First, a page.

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that Eye Spy automatically captured and archived from the live video feed of the Shyla webcam. Lynn testified that those digital images were stored on Eye Spy's server system, then e-mailed to her by Gallagher, a representative of Eye Spy. The images were then printed onto individual sheets of glossy photographic paper and offered into evidence as individual exhibits. Briant viewed the 12 exhibits and confirmed that the still images depicted the same scene that he observed on the live video feed from the Shyla webcam on December 5, 2012. He also confirmed that the images were the same still images he viewed in the Shyla webcam archive on December 5, 2012. Respondent viewed the same exhibits and confirmed that they depicted her, L.S., and Long in the basement of the Kansas City house where they were living in December 2012.

[¶49] Respondent asserts that the State failed to present evidence about the (1) equipment used for the Shyla webcam, (2) competency of the operator, (3) proper operation of the webcam, (4) chain of custody of the images, and (5) copying or duplication process. However, none of that evidence was necessary because of (1) respondent's admissions and (2) Briant's testimony. Respondent's admissions established that the images showed her, L.S., and Long, demonstrating the accuracy and reliability of the process used to create the images. Respondent has not argued that the images are visually misleading, or that they have been altered in any way. Thus, considering respondent's testimony, as well as Briant's (discussed in the next section of this opinion), we conclude that the trial court did not abuse its discretion by admitting the 12 images from the Shyla webcam archive into evidence.

[¶50] 2. Briant's Testimony

[¶51] Contrary to respondent's argument, the silent witness theory does not apply to Briant's testimony about what he viewed on the live feed of the Shyla webcam because Briant's testimony was not a video recording. Indeed, no video recording of what Briant witnessed has ever existed. Because the silent witness theory applies to photographs and video recordings--evidence that " speaks for itself" (internal quotation marks omitted) ( id. ¶ 32, 2011 IL 110067, 956 N.E.2d 431, 353 Ill.Dec. 569)--the testimony of a witness who sees events unfold live and in real time must be evaluated on its own terms, even if that eyewitness account occurred through video technology.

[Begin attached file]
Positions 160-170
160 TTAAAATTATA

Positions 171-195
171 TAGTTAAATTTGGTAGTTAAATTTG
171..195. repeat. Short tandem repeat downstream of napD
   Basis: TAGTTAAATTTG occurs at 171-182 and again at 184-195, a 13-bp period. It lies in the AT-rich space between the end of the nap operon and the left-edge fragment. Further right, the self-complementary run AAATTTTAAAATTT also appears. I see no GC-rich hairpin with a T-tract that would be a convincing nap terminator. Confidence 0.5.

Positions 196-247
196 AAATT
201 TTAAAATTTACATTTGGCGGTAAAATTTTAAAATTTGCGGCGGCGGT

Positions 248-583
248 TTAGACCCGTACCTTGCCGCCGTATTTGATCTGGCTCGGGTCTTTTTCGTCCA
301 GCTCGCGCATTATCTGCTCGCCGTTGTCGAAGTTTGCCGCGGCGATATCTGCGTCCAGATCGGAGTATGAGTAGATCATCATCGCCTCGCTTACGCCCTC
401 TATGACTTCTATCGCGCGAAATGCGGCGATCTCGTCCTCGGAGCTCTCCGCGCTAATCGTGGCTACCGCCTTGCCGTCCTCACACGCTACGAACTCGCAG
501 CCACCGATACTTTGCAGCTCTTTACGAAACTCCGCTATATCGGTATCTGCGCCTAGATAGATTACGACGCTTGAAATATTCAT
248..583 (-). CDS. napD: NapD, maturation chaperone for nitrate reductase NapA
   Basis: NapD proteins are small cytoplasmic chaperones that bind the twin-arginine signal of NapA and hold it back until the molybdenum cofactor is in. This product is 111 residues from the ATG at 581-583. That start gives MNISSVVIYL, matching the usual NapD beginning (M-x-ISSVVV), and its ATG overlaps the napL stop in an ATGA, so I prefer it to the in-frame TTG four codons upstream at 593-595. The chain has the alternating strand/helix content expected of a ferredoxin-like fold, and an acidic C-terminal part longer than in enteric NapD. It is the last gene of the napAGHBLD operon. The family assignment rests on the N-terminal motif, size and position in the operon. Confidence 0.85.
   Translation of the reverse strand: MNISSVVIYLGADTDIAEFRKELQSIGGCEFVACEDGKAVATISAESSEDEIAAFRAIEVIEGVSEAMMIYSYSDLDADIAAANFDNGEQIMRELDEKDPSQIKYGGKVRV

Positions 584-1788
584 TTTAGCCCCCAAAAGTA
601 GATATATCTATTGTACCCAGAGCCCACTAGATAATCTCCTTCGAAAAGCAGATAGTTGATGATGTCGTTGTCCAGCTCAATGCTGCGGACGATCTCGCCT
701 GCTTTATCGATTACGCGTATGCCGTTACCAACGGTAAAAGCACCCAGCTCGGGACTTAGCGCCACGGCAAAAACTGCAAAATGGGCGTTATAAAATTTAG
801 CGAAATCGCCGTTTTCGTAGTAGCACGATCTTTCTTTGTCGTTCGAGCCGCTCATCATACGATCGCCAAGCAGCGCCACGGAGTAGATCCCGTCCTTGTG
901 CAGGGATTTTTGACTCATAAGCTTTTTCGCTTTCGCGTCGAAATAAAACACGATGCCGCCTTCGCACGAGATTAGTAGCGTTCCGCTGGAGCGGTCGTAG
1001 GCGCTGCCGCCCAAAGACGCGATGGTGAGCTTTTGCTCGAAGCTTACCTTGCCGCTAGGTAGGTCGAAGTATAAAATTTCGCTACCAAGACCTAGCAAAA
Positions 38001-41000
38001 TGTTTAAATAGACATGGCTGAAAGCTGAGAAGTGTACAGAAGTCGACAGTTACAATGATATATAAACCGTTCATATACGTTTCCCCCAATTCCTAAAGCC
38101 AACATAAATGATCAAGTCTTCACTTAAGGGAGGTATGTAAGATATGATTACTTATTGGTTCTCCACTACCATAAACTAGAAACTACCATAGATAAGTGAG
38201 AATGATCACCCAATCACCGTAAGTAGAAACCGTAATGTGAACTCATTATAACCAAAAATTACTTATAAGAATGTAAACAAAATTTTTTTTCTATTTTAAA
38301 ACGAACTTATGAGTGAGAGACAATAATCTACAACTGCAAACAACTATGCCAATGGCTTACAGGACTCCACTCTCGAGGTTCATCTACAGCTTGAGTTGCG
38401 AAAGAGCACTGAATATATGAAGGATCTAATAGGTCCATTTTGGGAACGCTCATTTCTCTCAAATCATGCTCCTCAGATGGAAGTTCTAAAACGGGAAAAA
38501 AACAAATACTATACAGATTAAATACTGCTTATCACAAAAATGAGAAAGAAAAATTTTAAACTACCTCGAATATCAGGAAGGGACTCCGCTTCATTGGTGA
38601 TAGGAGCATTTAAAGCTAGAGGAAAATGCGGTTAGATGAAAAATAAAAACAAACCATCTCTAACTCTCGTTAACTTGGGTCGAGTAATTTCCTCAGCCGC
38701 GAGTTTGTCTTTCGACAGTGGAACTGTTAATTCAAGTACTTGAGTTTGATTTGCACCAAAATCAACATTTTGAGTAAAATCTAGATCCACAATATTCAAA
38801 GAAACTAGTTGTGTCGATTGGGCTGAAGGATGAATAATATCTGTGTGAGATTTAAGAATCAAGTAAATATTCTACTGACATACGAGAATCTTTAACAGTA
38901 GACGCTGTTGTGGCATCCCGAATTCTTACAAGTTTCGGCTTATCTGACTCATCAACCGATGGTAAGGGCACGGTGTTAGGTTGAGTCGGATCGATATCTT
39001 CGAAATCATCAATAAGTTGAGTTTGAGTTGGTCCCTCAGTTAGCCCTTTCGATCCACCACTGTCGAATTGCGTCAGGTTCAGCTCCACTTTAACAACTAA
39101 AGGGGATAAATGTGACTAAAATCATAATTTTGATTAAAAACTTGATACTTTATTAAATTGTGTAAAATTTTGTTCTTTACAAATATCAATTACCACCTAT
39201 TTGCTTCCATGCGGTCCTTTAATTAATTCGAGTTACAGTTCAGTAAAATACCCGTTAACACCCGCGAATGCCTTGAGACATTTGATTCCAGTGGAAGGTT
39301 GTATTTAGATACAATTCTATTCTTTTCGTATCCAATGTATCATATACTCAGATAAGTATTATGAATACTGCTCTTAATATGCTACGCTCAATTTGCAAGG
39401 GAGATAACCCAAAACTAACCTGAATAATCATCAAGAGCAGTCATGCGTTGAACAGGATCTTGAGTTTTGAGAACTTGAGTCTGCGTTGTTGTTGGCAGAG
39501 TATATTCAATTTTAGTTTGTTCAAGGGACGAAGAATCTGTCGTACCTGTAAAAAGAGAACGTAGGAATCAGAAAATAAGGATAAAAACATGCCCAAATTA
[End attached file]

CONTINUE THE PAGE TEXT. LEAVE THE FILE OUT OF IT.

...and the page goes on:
[¶52] Because the evidence here consisted of an eyewitness account, as opposed to a recording, the admissibility determination hinged on whether Briant was able to truly and accurately observe what was happening on the source end of the webcast. In other words, did the technology at issue transmit live video to Briant's iPad that truly and accurately depicted what was happening in the Kansas City basement? Based upon the evidence presented, it clearly did. Specifically, respondent confirmed that she, L.S., and Long were the people in the still images archived from the Shyla webcam, and Briant testified that those still images corresponded with the live webcast that he viewed on his iPad on December 5, 2012. The timestamps on the still images corresponded to the times that Briant viewed the webcast. Briant also positively identified respondent in court as the woman whom he saw on the webcast. Briant testified that the live video stream had good clarity and appeared to be working properly during the entire webcast. He was able to clearly observe what was happening in the bedroom.

[¶53] The State was not required to present evidence as to the workings of the specific pieces of electronic equipment that facilitated the webcast. Just as a witness

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may testify about what he heard during a telephone conversation without explaining how a telephone works, Briant's testimony was admissible even though the State did not present evidence explaining how the digital technology worked. Briant's familiarity with My Webcam was enough to establish that the Shyla webcam was a live feed--a fact that respondent does not contest. Unlike evidence admitted under the silent witness theory, no issue existed as to the process of recording, saving, preserving, or duplicating the video from the webcast because no video recording existed. Instead, this situation was as if Briant witnessed the events unfold through a high-tech periscope.

[¶54] Despite the complete lack of evidence suggesting that the webcast Briant viewed showed anything other than what actually happened in the Kansas City basement, respondent argues that the State was required to present testimony (and perhaps even expert testimony) regarding the equipment and software used to facilitate the webcast--from Long's webcam, to Eye Spy's servers in Ireland, to Briant's iPad, and every electronic step along the way. Respondent asserts that because technology exists that could have enabled Long--or some other unknown person--to manipulate digital video and somehow pass it off as a live webcam feed on the My Webcam service, Briant's testimony was inadmissible unless the State presented evidence proving that no such mischief occurred.